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Tennessee Football: A Family Affair

image via Jim Brown-US PRESSWIRE
image via Jim Brown-US PRESSWIRE

That’s when it all began for me. The 80s. When I really cut my teeth on Tennessee Football. Sure, I remembered some from the 70s, especially when Johnny Majors came home from Pitt, fresh off a natty and armed with a promise to deliver his alma mater back to greatness. But I started plugging in harder during the 80s, the time when Johnny would make good on that promise, ultimately setting the table for the glory days that would follow.

Back then, the NCAA football landscape was dotted with perennial powers like Alabama, Nebraska, Penn State, Michigan (and another I’ll save for later) — schools which were essentially football factories, each effortlessly reloading from one star-studded class to the next.

But not Tennessee. The Vols weren’t of that ilk. Tennessee was more of a chippy underdog you’d best not take lightly as opposed to some high-falutin football program. Sure there was the history of General Neyland, but there was also the sense that the Vols were always chasing that history. And in the early 80s, there was still quite a ways left to go. But that didn’t mean the men in orange weren’t willing to give full pursuit. Because they were. And all you had to do was watch them on any given fall Saturday to figure that out.

That’s how I first remember ESPN portraying the Vols. As a gritty team that under-promised and over-delivered. One cheered on by a crazy-ass, orange-clad nation that would rise up and support their own like no other. It didn’t matter what your record was, the Vols were ready to get it on. And if you were a blue-blooded program steeped in history? Well then you could take that pedigree and shove it straight up your ass for all Vol Nation cared.

Because when you faced them Volunteers, by God, you’d best beware. Particularly if that contest went down in Knoxville.

In essence, the football team and the rabid fanbase that hung breathlessly upon their every play had assumed the personality of the town they represented. And there’s a certain unrest in a place like Knoxville where elements of rural agrarian South encounter elements of urban industrial North, an unrest captured brilliantly by one of Knoxville’s very own, author Cormac McCarthy in his book Suttree.

McCarthy’s Knoxville exhibited a veneer of the genteel South that politely concealed the underbelly of its hardscrabble frontier roots as well as that of a gritty and struggling urban population. Such an underlying dichotomy creates a tension that continuously simmers just beneath the surface which in turn creates a place that’s but an insult away from an all-out fistfight.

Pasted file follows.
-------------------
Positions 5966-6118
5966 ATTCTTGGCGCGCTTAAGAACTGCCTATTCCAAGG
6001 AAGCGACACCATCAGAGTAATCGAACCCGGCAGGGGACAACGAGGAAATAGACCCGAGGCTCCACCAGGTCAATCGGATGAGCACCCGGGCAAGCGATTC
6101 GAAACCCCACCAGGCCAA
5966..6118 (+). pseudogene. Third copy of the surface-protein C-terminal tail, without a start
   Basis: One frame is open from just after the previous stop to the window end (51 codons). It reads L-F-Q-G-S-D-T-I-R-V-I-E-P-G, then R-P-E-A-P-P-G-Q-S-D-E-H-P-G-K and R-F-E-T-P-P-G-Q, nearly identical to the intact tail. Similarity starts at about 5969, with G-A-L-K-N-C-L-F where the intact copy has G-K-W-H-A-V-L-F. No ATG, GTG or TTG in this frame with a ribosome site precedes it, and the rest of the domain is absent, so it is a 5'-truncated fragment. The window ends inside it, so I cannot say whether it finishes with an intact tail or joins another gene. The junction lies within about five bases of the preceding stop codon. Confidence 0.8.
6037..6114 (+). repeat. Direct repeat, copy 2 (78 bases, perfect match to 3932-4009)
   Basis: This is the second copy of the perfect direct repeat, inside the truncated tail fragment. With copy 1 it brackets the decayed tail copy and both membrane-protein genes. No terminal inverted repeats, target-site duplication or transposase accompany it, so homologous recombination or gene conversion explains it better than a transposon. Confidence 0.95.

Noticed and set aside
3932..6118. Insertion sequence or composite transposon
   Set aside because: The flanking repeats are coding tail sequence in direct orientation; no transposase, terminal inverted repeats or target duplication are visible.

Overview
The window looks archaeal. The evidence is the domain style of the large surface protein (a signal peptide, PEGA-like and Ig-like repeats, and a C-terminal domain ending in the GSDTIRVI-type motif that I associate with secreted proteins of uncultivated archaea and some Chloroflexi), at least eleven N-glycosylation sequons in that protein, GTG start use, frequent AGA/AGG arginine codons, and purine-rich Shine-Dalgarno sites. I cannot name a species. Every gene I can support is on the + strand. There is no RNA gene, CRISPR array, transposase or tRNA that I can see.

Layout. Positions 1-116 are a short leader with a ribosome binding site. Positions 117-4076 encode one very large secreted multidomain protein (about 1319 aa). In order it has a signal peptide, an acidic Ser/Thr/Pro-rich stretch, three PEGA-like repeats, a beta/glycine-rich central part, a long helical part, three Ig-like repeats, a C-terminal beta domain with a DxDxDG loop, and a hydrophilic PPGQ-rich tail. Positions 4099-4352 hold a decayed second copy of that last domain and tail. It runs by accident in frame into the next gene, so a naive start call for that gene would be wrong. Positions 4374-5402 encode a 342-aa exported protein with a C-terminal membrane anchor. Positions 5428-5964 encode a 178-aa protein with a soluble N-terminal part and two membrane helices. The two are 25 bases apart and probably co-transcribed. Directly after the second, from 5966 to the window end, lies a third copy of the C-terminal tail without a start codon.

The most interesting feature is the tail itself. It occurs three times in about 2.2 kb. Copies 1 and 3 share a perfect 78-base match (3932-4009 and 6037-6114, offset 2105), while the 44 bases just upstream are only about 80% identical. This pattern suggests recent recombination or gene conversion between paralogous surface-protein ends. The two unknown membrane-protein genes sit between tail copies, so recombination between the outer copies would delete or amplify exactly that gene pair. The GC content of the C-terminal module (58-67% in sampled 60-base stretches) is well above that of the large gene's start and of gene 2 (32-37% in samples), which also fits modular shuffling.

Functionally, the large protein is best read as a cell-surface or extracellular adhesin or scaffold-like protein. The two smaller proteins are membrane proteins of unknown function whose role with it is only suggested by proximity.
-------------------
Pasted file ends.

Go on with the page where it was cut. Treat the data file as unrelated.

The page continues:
And that feistiness — that tension — was on full display in the 80s, a time when this town was growing up and coming into its own, distancing itself from those hardscrabble roots even as it pulled directly therefrom to create that separation. Remember the 1982 World’s Fair? There was a Wall Street Journal reporter who suggested Knoxville didn’t have what it took to pull off such an event.

Bad call. Because if you want to bring Knoxville together, then patronize it. Suggest it can’t do something. Because we’ll come together like never before and show you we can, if for no reason than for the sheer and utter hell of it.

That’s what the 80s UT Football scene felt like to me. A proud fanbase with a chip on its shoulder that supported a team and a coach that had the same. A bunch of folks getting each other’s back, united like one big family.

And if there was ever a night that epitomized the Vols of the 80s, it was that magical one in New Orleans after the 1985 season, when Tennessee squared off against another of the 80s football factories, perhaps the marquee team of the decade, the team I saved for later — the heavily favored Miami Hurricanes.

Things were going according to plan when Vinny Testeverde and company got out to a 7-0 lead. But UT flipped the script and went on to orchestrate a 35-7 beatdown which told any and everyone who watched what Knoxville thought about the Miamis of the world even if Keith Jackson was reluctant to get the message.

Yeah, Tennessee Football in the 80s was a family affair, alright. Led by men like James Berry, Willie Gault, Anthony Hancock, Bill Bates, Mike Cofer, Lee Jenkins, Reggie White, Alvin Toles, Alan Cockrell, Carl Zander, Johnnie Jones, the McKenzie twins, Tim McGhee, Jeff Powell, Eric Swanson, Joey Clinkscales, Dale Jones, Terry McDaniel, Anthony Miller, Todd Kelly, Harry Galbreath, Tony Robinson, Roland Poles, Chuck Webb, Reggie Cobb, Keith DeLong, Andy Kelly, Carl Pickens, Dale Carter, and the list goes on and on.

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